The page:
Each of the attending students will present research papers alongside students from all over the country, some for the first time. Andrew Miller and Nathan Gould will present their poster “Advances in Phylogenetic-based Stemma Construction”, completed under the supervision of Dr. Dimitris Papamichail. Matthew Steuerer will present his poster “Implementing K-Means Clustering and Collaborative Filtering to Enhance Sustainability of Project Repositories”, done in collaboration with Dr. Monisha Pulimood.
Not only CS students will be discussing their research, however. Both Dr. Deborah Knox and Dr. Pulimood will each present research related to their respective courses. Dr. Knox will present a poster on how students can develop career skills prior to their capstone experiences; her presentation is based on her experience in teaching CSC 199, the department’s sophomore professional development seminar, for three years. Dr. Pulimood will present her paper on the multi-disciplinary collaboration of CS and Journalism students in CSC 415 and CSC 315.
In addition being a conference where attendees from around the world can share perspectives on the field of computer and present individual research, SIGCSE also provides attendees with many opportunities to learn new concepts in computer science. Many of the department’s professors are excited to find new teaching techniques to incorporate into their own courses. Dr. Papamichail is especially excited to learn effective and proven methods for teaching algorithms and other theoretical CS concepts which can often be difficulty for students to grasp.
“Computer science advances rapidly,” Papamichail stated, “and conferences of the magnitude and diversity of SIGCSE are contributing vastly in moving the CS education field forward.”
SIGCSE also provides an effective way of making connection in the CS world. Dr. Pulimood believes the conference to be “very energizing” and feels that SIGCSE is “a wonderful venue to meet new colleagues and connect with people [she] know[s]”.
The department would like to thank Dr. Jeffrey Osborn, Dean of the School of Science, for supporting faculty and student travel, and for making it possible for nearly all of the CS faculty to attend SIGCSE this year.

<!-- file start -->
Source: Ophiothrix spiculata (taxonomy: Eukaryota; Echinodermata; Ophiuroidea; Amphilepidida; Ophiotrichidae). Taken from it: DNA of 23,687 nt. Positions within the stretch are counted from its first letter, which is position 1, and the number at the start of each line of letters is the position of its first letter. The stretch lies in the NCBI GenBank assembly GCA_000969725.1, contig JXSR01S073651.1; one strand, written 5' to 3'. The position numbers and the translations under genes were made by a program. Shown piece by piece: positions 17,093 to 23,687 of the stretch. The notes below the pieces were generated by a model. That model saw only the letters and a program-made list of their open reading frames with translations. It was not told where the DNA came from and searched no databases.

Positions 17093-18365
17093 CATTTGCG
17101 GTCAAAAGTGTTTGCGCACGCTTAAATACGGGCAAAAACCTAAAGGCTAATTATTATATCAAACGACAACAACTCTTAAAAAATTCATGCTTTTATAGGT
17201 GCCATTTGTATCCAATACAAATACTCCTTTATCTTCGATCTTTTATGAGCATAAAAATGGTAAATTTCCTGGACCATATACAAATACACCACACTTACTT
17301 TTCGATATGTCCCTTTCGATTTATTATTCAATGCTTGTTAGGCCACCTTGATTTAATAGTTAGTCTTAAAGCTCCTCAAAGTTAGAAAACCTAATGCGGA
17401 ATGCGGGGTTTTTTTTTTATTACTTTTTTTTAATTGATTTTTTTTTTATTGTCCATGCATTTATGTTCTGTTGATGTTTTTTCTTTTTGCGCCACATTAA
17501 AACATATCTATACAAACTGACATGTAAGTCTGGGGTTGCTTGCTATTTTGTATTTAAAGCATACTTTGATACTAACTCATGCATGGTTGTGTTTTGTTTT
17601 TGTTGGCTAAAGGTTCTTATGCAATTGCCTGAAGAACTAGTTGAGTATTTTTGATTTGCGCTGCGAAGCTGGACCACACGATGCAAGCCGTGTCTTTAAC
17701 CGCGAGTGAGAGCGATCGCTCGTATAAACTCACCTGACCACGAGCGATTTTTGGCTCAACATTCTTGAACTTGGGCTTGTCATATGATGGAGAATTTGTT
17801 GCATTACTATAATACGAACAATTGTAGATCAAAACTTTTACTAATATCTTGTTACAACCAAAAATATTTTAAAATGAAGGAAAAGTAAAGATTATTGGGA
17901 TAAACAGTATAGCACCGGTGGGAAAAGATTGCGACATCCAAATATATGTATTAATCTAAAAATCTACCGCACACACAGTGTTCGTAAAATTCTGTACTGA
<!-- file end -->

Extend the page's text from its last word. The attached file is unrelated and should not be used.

If you plan on applying for an internship at some point in your curriculum, you must attend one informational session prior to submitting your application. Additional info sessions will be planned in future semesters. (If you don’t plan to do an internship as a capstone experience, you do not need to attend a session.)
On Wednesday January 27th, the Computer Science Department was proud to host Front Rush, a local startup dedicated to creating user friendly Recruiter software and staunch supporter of HackTCNJ. Paul Nathan (TCNJ ’15) and Mike Walters (TCNJ ’14), two Front Rush employees and TCNJ alumni, led a presentation that incorporated a quick tutorial of Ruby on Rails through the exploration of a simple website. The presenters continued with an introduction to the model-view-controller paradigm as well as advice on further investigation into the language/framework.
The talk was followed by a Q and A for the TCNJ students regarding any questions about the presentation or any items related to post-graduation. Front Rush then continued with a two-day internal hackathon on January 27th and 28th. The hackathon was an excellent networking opportunity for TCNJ students to meet with the local company and to ask several alumni about their post-graduation experience.
On Friday, November 6 the Computer Science Department will host its final colloquium of the Fall 2015 semester. Dr. Mark Russo, an adjunct professor with the department, will give a talk entitled “Big Data in the Chem Lab”. An abstract of his talk can be found below.
Please join CS faculty and students in Forcina 408 from 12:30 – 1:30 PM for this talk.
Pizza and refreshments will be provided.
With the introduction of robotics and other forms of automation into the industrial chemistry laboratory it has become possible to monitor laboratory activities at a level of detail that previously has not been possible. In this lecture I will describe the information technology used to retrofit several analysis and purification laboratories at multiple geographic locations to capture, store, digest, and generate revealing real-time visualizations of chemist activities. The architecture of the system necessary to ensure reliable delivery of event data will be described in detail. Resulting visualizations of activities are collected into a chemist’s dashboard that is accessible through a web browser. This dashboard has become a tool that chemists rely upon to carry out their daily activities and that managers use to make just-in-time resource and staffing decisions to ensure that their laboratories run in a highly efficient manner.